If you study both side-by-side you'll see how they compliment each other when trying communicating the problem. It took me probably 3-4 hours, over 2-3 weeks, of subtle questioning within my team, to get the facts together and link the cause and effect. [IRS in the diagram = FLOP in the memo.]
The root cause - the aggressive schedule - should be a lesson learned for future projects but the current constraint is (a) the lack of credability with the business which is preventing new work and (b) a knowledge bottleneck (all the knowledge is held in the designers head) that makes it very slow to produce any new work.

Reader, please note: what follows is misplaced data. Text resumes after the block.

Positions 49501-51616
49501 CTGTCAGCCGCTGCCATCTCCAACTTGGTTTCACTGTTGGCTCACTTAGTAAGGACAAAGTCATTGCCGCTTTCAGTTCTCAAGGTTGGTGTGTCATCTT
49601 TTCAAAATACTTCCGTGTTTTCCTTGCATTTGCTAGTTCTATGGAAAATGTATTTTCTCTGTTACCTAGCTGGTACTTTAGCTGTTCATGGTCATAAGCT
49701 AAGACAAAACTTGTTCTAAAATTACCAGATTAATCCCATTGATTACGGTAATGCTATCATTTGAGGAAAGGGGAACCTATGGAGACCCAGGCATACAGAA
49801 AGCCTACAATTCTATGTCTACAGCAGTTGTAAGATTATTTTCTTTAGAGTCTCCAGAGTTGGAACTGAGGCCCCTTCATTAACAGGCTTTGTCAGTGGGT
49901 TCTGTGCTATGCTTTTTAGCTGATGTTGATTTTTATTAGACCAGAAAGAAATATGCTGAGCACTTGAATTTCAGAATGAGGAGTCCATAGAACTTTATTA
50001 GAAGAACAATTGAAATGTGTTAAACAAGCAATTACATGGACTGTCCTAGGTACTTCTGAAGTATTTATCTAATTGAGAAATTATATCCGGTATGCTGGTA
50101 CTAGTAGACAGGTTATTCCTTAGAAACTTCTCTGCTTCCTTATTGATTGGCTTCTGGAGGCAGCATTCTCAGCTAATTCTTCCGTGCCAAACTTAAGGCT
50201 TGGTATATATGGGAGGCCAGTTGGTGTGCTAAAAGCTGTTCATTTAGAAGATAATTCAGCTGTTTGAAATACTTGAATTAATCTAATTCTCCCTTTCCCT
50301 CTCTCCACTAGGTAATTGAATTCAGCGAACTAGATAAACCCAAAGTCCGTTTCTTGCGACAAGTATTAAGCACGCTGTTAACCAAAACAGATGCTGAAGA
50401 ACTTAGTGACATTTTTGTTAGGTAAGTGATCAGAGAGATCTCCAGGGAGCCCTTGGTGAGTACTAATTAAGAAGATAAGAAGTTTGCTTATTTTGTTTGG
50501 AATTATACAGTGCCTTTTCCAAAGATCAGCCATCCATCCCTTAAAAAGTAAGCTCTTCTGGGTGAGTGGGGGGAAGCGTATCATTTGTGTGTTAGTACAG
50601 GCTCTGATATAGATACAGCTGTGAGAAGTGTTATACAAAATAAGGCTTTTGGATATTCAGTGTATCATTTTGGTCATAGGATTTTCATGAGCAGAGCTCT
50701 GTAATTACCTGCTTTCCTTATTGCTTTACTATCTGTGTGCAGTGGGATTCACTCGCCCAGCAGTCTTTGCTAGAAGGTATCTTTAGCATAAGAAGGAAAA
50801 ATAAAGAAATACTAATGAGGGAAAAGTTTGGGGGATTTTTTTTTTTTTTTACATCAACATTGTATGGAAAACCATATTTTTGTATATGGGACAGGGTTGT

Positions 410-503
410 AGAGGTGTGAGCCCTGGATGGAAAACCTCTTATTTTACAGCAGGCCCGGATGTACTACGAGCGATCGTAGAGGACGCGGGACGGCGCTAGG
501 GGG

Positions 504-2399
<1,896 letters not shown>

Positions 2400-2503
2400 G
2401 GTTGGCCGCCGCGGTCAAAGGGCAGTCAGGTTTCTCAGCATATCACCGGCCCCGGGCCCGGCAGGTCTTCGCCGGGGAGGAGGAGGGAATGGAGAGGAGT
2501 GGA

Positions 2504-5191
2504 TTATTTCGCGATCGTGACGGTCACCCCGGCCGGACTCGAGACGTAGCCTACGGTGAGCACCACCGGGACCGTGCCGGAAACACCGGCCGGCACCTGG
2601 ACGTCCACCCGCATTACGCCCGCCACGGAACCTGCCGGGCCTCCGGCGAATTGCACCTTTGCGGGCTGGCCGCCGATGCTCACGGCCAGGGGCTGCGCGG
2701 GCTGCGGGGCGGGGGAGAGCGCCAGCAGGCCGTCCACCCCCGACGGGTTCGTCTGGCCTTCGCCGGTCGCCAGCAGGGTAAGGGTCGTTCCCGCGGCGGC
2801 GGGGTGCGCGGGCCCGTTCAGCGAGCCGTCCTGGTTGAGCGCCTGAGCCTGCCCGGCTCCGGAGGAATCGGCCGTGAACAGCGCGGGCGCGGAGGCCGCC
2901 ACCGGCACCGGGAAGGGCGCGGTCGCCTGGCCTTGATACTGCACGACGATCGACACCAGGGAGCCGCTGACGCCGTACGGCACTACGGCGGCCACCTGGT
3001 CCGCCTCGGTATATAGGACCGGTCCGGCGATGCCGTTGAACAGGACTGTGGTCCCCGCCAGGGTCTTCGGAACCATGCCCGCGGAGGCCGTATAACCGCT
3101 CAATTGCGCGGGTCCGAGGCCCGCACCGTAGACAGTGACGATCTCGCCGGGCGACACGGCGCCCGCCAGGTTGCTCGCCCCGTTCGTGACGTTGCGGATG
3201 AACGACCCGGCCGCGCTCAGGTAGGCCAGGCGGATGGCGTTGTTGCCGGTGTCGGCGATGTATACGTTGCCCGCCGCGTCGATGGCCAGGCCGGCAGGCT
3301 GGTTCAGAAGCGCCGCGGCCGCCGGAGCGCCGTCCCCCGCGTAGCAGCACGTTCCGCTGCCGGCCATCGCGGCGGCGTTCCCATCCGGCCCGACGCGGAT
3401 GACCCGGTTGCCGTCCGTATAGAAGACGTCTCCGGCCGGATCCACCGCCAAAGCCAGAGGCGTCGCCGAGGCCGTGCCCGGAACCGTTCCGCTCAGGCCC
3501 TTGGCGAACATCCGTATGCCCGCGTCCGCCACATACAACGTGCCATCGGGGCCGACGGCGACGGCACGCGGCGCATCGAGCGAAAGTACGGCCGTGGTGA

This cloud shows the conflict faced by projects - do we allow changes and keep the customers happy OR do we not allow changes and keep the date and budget? Now I want to talk about how the most common way of producing software - the Waterfall Software Development Lifecycle - try's, but fails, to break the conflict. The essence of the waterfall approach is to "prevent change": thus preventing rework, thus only doing the bare minimum, thus being the most efficient way of producing software. It does this by spending the proper time upfront to get the customer's requirements fully, unambiguously, documented and signed off before starting the design. With change (theoretically) prevented the designers can do the very best design, without interuption, and then hand it over to the programmers, who can too work without interuption. The developers eventually hand over their code to be user acceptance tested by the future users who check that everything they signed-off on all those months ago is complete. Then the software is implemented in one BIG-BANG and everyone lives happily ever after. Unfortunately, there are some unpleasant sideffects - as I've tried to show in page 1 of the "Current Reality Tree" (CRT) below. This CRT is a Theory of Constraints thinking tool that shows the cause and effect at play within my "current reality" - the project I currently work on. It's not, perhaps, the prettiest CRT on earth and I've broken a few of the rules, but it's GOOD ENOUGH for my purposes. Read the tree from the bottom up. The boxes at the tail of an arrow cause the boxes at the head of the arrow. Follow your nose and you'll get the idea. In short, there are some pretty icky side-effects of this approach - late integration failure, bloated software being two. But it gets worse. The rationale for the waterfall is that you can prevent change, but you can't, as shown in page 2 of the CRT below. Try as you might you can't prevent change. In fact, because the software takes so long to specify and build - and don't forget it's probably about 40% bigger than it needs to be, there's ample time for things to change. So your setup "change control" procedures to eithor approve or reject the change. Since you're working on virtually everything, all at the same time, you can't easily swap functions in the changed function and swap out something else to maintain the same finish date. Instead you slip your promised date, enforce overtime or miraculously absorb the change into your plan. At some stage this "scope creep" results in too much slippage and the product is descoped (triaged is the politically correct term) to bring the dates in. At the end of the day your customers aren't happy with the final product because you've produced bloated software that doesn't suit their needs AND you've probably slipped your schedule a couple of times or more.